How the Government Shutdown is Impacting the Opiate Crisis
Concerns have been raised over how President Donald Trump’s latest government shutdown is affecting the current opiate crisis, with conflicting statements issued by Senate Minority Leader Chuck Schumer and the Drug Enforcement Administration (DEA).
DEA Feeling the Effects of the Government Shutdown
The issue surrounds the prescription of the drug Suboxone. Suboxone is a combination of buprenorphine and naloxone used in the treatment of opioid addiction. It acts as an opioid cravings suppressant, helping to reduce the risk of potential overdoses by people struggling with opioid dependency.
If a doctor wishes to prescribe Suboxone to a patient, then they need to receive approval both from the Substance Abuse and Mental Health Services Administration (SAMHSA) and the DEA. While SAMHSA has not been affected by government shutdown, the DEA has.
However, the DEA has stated that the part of their administration that approves the way forward for doctors wishing to prescribe Suboxone has not been affected by the Suboxone shutdown. This part of the DEA is known as the Diversion Control Program.
Dr. Anthony Martinez of the Erie County Medical Center in Buffalo explained on January 18 that he currently has to contend with a 100 patient cap when it came to prescribing Suboxone, and that he currently had 97 opioid addicted patients under his care. He expressed concerns that he would not be able to secure a further waiver from the DEA during the government shutdown, but the DEA announced later that day that his waiver had been improved.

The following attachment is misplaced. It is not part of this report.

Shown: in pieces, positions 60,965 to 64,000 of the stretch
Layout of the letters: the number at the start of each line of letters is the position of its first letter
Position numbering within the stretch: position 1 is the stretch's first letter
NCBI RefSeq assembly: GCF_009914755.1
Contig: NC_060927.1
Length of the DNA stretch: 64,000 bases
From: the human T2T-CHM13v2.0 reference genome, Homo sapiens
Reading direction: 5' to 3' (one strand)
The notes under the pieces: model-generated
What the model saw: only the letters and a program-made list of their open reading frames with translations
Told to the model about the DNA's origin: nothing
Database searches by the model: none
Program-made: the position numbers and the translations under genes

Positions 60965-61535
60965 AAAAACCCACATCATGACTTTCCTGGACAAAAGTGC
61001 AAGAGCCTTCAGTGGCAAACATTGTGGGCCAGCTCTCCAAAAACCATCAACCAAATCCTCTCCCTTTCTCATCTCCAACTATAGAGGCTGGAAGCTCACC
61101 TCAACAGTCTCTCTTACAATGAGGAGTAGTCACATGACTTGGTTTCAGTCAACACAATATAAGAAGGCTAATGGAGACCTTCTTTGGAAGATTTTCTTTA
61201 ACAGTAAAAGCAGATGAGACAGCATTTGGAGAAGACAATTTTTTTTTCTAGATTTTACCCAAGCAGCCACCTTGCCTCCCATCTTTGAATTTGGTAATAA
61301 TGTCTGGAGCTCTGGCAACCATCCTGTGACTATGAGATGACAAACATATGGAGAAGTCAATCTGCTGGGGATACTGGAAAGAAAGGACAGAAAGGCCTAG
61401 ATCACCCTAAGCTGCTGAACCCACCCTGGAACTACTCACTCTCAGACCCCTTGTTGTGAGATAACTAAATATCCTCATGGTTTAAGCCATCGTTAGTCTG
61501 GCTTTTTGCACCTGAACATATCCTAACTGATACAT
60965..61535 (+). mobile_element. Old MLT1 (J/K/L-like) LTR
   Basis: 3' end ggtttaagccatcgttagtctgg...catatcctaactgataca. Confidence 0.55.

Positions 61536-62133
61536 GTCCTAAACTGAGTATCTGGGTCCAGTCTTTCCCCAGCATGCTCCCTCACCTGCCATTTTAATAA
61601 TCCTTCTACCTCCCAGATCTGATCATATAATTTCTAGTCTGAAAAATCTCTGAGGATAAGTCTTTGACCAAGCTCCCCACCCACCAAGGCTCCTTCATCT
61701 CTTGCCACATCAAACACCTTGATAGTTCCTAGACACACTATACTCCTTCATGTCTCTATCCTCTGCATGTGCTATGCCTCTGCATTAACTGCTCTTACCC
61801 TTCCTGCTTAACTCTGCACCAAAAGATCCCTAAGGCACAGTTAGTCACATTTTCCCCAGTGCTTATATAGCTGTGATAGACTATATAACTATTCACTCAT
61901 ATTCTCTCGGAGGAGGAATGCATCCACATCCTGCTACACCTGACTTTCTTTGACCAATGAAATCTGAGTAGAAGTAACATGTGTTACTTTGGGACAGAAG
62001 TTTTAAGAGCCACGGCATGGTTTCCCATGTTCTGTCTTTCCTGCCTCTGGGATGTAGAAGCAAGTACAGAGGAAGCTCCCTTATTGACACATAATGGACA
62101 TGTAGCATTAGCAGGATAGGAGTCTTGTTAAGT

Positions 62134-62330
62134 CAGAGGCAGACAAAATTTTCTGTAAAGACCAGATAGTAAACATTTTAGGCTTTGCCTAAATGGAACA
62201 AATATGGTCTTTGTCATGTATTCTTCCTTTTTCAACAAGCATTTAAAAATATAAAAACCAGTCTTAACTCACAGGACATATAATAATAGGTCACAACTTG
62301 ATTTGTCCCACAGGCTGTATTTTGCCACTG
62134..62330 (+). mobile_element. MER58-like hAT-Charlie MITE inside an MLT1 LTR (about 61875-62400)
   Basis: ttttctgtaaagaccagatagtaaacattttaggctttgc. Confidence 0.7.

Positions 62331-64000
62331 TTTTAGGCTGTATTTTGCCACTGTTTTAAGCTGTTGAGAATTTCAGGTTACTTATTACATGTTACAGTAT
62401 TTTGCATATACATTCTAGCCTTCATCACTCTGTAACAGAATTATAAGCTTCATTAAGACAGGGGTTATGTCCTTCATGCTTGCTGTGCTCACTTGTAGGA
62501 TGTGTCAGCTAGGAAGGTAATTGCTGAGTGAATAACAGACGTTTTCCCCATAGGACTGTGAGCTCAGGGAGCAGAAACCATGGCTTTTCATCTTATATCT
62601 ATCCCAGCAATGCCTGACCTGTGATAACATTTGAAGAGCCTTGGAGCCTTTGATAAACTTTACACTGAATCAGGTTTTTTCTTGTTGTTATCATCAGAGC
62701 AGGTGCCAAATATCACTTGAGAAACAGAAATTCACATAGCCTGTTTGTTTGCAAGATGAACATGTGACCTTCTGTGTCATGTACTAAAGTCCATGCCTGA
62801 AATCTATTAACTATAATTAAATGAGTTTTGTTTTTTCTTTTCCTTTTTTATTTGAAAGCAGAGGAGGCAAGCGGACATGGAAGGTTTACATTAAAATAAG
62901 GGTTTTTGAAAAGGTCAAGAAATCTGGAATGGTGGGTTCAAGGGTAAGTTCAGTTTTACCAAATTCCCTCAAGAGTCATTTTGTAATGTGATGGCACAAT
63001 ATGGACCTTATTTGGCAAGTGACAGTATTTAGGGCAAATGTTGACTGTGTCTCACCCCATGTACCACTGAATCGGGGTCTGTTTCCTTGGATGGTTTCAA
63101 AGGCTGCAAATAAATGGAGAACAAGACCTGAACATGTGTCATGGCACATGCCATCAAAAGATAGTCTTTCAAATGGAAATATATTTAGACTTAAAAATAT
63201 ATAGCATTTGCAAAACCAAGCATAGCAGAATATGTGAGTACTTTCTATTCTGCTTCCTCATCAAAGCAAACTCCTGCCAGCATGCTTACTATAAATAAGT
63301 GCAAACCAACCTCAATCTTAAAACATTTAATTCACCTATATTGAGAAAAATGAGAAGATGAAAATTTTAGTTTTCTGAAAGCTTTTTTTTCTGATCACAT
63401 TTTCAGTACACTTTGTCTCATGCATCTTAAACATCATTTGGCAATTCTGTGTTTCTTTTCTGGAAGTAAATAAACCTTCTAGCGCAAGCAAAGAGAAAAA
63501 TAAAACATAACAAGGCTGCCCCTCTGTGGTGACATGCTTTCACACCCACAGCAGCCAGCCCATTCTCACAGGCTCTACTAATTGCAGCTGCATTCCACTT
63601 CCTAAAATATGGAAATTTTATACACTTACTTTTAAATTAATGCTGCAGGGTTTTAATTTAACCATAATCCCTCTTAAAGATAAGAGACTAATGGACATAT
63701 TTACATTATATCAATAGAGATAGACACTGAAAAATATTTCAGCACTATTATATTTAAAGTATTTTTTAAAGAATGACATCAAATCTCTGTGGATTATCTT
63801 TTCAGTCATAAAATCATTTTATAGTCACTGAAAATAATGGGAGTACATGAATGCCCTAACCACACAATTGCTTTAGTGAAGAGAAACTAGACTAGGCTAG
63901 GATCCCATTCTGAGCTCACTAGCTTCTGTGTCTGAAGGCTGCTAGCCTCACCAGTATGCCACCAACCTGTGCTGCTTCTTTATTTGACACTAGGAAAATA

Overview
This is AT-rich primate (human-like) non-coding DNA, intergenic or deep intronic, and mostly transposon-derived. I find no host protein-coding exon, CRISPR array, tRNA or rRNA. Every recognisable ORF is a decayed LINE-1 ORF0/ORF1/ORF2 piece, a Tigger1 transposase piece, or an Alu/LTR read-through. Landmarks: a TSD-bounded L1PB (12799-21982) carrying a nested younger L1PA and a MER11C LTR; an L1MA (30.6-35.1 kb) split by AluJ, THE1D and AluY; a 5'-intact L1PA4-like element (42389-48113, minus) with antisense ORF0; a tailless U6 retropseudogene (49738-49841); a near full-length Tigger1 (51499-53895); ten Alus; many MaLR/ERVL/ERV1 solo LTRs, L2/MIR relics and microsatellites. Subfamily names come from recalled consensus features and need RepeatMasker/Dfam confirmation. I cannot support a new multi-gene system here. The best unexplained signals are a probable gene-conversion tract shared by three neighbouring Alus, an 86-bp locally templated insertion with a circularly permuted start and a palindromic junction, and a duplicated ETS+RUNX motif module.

Why Do Doctor’s Need a Waiver to Prescribe Suboxone?
The potential damage to the ability of doctors to prescribe Suboxone during the government shutdown has thrown up a challenge – why do doctors need a DEA waiver in the first place? Limited Suboxone therapy came into practice around the year 2000, and although the opioid epidemic has moved on at a pace, the waiver requirements have not.
The caps were initially set with the fear that doctors would incorrectly prescribe Suboxone. Despite its positive benefits, Suboxone itself can be open to abuse if prescribed incorrectly.
“(As with) any opiate-based pain medication, it could be abused,” explained Dr. Martinez. “They were initially afraid that people would prescribe it incorrectly and precipitate opiate withdrawal. But there’s other medications such as Vivitrol that are available that carry the same risk, and there’s no restriction on that.”
It is hoped that once the government shutdown is concluded the DEA will reconsider the current Suboxone waiver process, helping doctors to prescribe the craving-dampening drug to more people who need it.
Are You Currently Struggling with Opioid Dependency?
If you or someone you love is dealing with opioid dependency and is seeking help, feel free to reach out to the Advanced Rapid Detox team today. Our medical staff has decades of experience helping people wean themselves from the powerful grips of opiates. Learn more about our 3-day rapid opiate detox program today by calling (800) 603-1813.